Governments are the most common defendants in climate change cases. Over the last few years there has been a wave of cases challenging governments on the insufficiency of their climate commitments and policies in the Netherlands, France, Belgium, Ireland, Germany, Colombia, New Zealand, Brazil, Australia and elsewhere. The foundational case here was Urgenda v. the Netherlands, which resulted in the closure of coal-fired power stations, billions of euros of investment in renewable energy and energy efficiency, and stronger commitments on emissions reductions.
In the year ahead we will see many more actions in this sphere. In Italy NGOs and citizens have brought the first ever case in their country to challenge the government on its climate failures. South African NGOs are bringing a case fighting the government’s energy policy, in particular the expansion of coal-fired electricity capacity. Torres Strait islanders have just launched a class action in the federal court of Australia arguing that the government has responsibility for the fundamental rights of its citizens and must therefore take steps to mitigate climate change impacts on the Torres Strait Islands. And the NGO Client Earth in the UK has just announced that it is suing the UK government because its climate policies illegally fall short of its net zero strategy published last October.
Human-rights cases that have not been accepted by national courts are currently being heard in the European Court of Human Rights. In process is a case brought by a group of Portuguese children and young adults against 33 European countries for human rights violations in respect of climate change. The second of these cases has been brought by a group of Swiss older women who argue that their demographic group is at heightened risk of the adverse health effects of increasing heat waves. The results of these two cases will be highly influential in terms of the future of rights-based climate litigation, as will the current initiative by Vanuatu to request an advisory opinion on climate change from the International Court of Justice (ICJ) to clarify the legal obligations of all countries to prevent and redress the adverse effects of climate change.
With lots of cases to follow all over the world, this workshop will give insights into a selection of key examples as well as trends and developments to look out for in the months ahead.
Series on climate litigation
This event is part of a series. Sign up for the other events via the event pages:
Andrea Rodgers is Senior Litigation Attorney at Our Children’s Trust, where she serves as cocounsel on Juliana v. United States and as lead counsel on Aji P. v. State of Washington
and Reynolds v. State of Florida. After graduating from the University of California, Santa Barbara in 1998 and Arizona State University School of Law in 2001, where she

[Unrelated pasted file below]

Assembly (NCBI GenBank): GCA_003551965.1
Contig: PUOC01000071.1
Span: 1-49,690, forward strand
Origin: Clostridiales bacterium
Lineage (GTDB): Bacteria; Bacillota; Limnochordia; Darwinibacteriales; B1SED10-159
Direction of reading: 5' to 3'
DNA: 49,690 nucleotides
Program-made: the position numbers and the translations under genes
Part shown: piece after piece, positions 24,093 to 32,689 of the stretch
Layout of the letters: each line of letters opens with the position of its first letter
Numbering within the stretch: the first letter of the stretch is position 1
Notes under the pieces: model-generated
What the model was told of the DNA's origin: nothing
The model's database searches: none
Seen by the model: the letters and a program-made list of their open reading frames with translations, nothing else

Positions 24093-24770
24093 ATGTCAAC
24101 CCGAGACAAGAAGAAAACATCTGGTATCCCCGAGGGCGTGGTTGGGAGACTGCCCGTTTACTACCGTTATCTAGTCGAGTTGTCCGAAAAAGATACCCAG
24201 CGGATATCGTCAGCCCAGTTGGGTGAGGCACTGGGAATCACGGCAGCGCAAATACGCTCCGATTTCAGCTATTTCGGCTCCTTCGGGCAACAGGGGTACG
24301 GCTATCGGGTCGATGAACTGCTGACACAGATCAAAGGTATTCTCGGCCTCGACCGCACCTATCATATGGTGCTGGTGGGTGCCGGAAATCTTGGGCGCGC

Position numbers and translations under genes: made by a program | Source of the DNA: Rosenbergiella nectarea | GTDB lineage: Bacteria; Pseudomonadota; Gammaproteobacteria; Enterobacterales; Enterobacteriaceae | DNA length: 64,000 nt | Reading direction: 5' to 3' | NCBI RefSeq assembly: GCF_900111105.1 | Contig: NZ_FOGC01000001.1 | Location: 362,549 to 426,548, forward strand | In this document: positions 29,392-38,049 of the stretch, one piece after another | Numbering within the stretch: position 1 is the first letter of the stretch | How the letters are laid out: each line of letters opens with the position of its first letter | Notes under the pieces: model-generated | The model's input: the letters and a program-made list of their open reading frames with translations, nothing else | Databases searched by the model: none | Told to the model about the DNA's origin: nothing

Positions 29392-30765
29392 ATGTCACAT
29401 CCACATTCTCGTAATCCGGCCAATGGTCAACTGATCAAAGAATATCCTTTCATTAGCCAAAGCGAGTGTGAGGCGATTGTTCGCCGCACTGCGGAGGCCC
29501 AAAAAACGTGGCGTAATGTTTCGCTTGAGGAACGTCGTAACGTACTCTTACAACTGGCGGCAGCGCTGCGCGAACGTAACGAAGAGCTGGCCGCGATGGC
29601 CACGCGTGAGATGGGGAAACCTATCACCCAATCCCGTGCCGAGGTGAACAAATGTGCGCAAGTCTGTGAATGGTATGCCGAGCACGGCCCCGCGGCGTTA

served as co-Executive Editor of Jurimetrics: The Journal of Law, Science and Technology, Andrea clerked for the Hon. John C. Gemmill on the Arizona Court of
Appeals. She has served as an Honors Attorney for the U.S. Department of Transportation, In-House Legal Counsel for the Snoqualmie Indian Tribe, and Staff
Attorney for the Western Environmental Law Center. Her law practice has focused on reducing pollution from industrial agricultural operations, protecting and enhancing instream
flows for people and fish, and fighting climate change for young people and future generations.
Jasmine Rayée is a Legal Officer with GLAN where she works on climate change litigation and is part of the legal team representing the six youth applicants in the Duarte Agostinho case before the European Court of Human Rights. Jasmine's work is focused on environmental justice as well as state accountability for serious crimes under international law. Prior to joining GLAN, Jasmine was a qualified lawyer in international arbitration and litigation in Brussels. She is also a qualified attorney-at-law in common law (New York, 2019).
Mark Odaga is a Senior Programme Manager based in the Nairobi Hub. He is driven by a desire to see that natural resource use and infrastructure development in Kenya and
the region is sustainable and underpinned by a framework which protects and empowers those likely to be most negatively impacted. He provides strategic advice on and supports litigation across the different programme areas. In addition to policy and legal reform advocacy, he also assists in providing technical and legal advice to partners, affected communities and other stakeholders.
Maria Antonia Tigre joined the Sabin Center for Climate Change Law in September 2021 as the Global Climate Litigation Fellow. Prior to the Sabin Center, she was a senior attorney at the Environment Program of the Cyrus R. Vance Center for International Justice, where she provided pro bono legal services to NGOs across the globe, especially in issues related to protected areas and the interface between human rights and the environment. Maria Antonia was previously a fellow at the World Resources Institute. The fellowship followed several years working in private practice in Rio de Janeiro, Brazil.
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